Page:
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Let it rip: surf's up in Shenzhen

The little-known beaches of Shenzhen's Dapeng peninsula are nurturing a fledgling culture of surf, sand and sun devotees, writes Thomas Bird

 

Reaching deep into the South China Sea, Dapeng marks Shenzhen's eastern periphery. The peninsula is named after a mythological bird first mentioned in the classic collection of Taoist fables Zhuangzi: "When the Peng journeys to the southern darkness, the waters are roiled for three thousand li." These evocative words suggest that it is Dapeng's location, in the typhoon-lashed south, that has earned it its name, but it is important to remember that the Peng is also a thing of great beauty - with "wings like clouds" - that is able to transform into a giant fish.

The many facets of the Peng myth are embodied in the geography and economy of this largely undeveloped headland. Bulging into cobalt waters, typhoon-lashed Dapeng is still dominated by subtropical forests resounding with birdsong. Many of the local Hakka make their living from the spoils of the sea, and the town of Nanao is a major regional seafood market, replete with dried-fish stalls and seafood restaurants.

Anyone who ventured to this remote corner of Shenzhen a mere five years ago - perhaps to visit the Dapeng Fortress, one of the young city's few ancient landmarks - would probably have found little to interest them beyond a history-imbued stroll through the walled village. Today, the fortress is heaving with gift shops, cafes and galleries. And it's not the only part of Dapeng that has opened its doors to embrace visitors.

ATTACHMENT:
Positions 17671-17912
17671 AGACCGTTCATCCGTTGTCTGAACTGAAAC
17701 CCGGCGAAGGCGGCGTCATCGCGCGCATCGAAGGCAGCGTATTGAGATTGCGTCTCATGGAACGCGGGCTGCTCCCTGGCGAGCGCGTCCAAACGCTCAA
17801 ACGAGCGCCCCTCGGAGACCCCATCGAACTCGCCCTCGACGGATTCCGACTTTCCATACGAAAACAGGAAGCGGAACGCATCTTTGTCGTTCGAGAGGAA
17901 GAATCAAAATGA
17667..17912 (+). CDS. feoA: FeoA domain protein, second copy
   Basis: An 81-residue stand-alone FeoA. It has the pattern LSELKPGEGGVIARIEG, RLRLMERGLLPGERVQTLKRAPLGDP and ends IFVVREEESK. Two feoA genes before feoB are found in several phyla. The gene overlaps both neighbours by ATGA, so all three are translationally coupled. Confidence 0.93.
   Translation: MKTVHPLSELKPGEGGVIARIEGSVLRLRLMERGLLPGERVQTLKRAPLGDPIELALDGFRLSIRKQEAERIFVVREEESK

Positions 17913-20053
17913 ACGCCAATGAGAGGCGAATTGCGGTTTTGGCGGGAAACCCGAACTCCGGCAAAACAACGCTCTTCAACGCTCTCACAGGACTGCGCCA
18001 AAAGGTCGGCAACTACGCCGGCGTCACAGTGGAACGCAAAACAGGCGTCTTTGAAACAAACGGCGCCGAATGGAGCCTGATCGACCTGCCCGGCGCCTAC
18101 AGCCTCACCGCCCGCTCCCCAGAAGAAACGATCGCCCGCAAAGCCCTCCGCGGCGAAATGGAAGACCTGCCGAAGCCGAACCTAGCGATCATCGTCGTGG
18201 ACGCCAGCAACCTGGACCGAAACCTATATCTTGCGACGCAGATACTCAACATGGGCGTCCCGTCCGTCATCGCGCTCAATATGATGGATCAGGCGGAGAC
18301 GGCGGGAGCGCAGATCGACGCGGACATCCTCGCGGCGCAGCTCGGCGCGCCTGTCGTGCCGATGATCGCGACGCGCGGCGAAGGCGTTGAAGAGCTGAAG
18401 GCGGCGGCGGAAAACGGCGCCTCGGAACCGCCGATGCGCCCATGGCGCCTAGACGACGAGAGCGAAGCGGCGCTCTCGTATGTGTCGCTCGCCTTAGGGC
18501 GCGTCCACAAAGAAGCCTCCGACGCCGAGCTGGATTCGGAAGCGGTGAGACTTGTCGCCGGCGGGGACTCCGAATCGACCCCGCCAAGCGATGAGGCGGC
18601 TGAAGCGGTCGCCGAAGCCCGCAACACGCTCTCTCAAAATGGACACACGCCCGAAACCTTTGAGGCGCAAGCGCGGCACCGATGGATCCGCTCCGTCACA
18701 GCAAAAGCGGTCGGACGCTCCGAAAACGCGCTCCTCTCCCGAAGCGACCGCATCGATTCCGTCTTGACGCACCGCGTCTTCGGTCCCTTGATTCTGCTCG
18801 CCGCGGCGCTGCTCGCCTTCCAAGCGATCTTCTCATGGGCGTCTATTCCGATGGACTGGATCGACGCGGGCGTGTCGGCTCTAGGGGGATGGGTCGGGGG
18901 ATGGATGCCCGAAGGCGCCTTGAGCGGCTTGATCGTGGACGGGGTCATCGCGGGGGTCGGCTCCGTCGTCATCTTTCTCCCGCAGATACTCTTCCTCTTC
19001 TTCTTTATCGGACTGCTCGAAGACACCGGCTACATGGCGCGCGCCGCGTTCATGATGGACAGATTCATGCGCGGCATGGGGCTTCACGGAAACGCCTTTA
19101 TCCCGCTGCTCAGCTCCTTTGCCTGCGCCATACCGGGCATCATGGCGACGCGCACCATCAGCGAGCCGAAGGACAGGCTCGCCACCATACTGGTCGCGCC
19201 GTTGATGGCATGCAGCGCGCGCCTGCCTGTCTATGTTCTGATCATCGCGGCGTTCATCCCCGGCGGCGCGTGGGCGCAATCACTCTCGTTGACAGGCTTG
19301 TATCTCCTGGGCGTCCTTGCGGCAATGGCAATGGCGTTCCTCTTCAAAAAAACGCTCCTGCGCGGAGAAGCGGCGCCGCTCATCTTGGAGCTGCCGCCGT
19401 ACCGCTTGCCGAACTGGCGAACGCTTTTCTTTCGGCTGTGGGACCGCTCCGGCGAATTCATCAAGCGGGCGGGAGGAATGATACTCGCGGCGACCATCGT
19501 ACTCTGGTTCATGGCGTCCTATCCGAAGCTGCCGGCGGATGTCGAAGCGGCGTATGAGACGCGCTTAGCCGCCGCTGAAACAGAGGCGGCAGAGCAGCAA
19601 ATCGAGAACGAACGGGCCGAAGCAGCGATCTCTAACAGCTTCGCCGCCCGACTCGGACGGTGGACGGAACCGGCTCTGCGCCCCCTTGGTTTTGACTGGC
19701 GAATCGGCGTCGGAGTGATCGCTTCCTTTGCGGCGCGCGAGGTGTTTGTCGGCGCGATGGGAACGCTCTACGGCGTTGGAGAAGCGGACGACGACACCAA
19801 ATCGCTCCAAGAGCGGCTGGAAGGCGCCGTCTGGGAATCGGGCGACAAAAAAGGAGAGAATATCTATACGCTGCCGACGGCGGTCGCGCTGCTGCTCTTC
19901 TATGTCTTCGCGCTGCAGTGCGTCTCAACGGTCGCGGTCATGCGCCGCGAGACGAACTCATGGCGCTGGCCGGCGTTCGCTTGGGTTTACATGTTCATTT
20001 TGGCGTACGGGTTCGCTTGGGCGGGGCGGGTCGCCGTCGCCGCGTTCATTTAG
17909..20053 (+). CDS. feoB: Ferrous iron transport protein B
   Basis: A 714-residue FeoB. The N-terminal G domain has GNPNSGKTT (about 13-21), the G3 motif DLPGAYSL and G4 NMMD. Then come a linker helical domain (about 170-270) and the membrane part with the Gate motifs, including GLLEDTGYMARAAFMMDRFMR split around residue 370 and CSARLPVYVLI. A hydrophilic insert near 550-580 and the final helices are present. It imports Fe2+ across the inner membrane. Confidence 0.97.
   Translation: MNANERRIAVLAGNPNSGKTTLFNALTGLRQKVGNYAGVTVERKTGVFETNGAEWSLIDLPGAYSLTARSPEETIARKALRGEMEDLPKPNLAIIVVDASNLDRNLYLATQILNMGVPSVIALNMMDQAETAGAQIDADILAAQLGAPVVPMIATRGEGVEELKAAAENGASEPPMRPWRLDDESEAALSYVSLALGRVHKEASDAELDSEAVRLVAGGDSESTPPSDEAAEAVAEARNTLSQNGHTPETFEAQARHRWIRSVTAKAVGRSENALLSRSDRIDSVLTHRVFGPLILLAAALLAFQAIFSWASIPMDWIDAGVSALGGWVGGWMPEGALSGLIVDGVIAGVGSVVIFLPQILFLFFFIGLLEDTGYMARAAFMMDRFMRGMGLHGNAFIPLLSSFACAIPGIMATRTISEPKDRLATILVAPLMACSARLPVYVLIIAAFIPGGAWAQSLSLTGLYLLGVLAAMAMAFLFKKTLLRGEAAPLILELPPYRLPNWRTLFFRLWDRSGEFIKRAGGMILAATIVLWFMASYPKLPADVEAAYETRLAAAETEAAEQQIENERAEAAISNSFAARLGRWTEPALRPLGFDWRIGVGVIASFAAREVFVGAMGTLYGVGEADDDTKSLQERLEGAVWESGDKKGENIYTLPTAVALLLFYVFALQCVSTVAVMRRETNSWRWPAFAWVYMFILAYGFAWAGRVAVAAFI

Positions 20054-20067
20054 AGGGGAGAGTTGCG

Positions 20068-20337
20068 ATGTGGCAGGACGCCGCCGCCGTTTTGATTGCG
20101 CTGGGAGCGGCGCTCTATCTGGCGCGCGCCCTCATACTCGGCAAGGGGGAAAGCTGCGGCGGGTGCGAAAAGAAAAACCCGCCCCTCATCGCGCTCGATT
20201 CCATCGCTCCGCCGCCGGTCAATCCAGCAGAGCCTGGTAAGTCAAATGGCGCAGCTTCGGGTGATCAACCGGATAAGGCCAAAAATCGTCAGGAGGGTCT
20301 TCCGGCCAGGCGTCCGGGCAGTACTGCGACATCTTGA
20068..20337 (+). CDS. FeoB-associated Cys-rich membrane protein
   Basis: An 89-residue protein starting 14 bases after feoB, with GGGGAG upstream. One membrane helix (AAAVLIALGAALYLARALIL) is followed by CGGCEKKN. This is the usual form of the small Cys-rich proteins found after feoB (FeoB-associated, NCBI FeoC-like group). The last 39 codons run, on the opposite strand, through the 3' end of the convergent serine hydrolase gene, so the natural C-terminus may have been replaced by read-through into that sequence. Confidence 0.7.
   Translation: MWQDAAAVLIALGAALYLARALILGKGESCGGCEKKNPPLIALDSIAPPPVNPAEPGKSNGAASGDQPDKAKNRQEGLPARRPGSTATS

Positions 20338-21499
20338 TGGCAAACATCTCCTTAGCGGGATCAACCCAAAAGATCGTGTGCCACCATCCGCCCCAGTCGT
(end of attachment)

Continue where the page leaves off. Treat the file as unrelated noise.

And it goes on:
Nearby Jinshuiwan was, until recently, lined with grotty fishing tenements, its sands laced with litter. Today it is home to more than 100 colourfully painted guesthouses, bars and eateries, and its beach is covered with canoes and surfboards. The town's Peng-like transformation can largely be credited to one entrepreneurial woman.

"I was in middle school when my mum took me to live in Togo," says Sonia Ding, over coffee on the terrace of her Aloha Beach Club. "When I returned to China, I remember looking at people's faces on the metro. There was no emotion, it was totally different from Africa. I wanted to recreate that feeling [of Togo] here.

"Jinshuiwan is an ideal place to learn windsurfing," she says. "The wind blows on-shore, so you won't get swept out to sea, and the bay is relatively shallow, if you don't go too far out."

Ding established Aloha, one of Shenzhen's first private water sports clubs, in 2008. At first, she enjoyed a lot of leisure time.

"Life was so relaxed, all I did was windsurf," she says.

But as news spread of a club offering accommodation, Western food and windsurfing facilities, business began to pick up.

As is often the case in China, copycat hotels sprang up throughout the village. To stay ahead of her competitors, Ding now offers paddle boarding, kitesurfing, boat trips and kayak hire, as well as windsurf instruction. She has also expanded and renovated Aloha, which is now a mid-range establishment, able to accommodate families and working professionals as well as beach bums.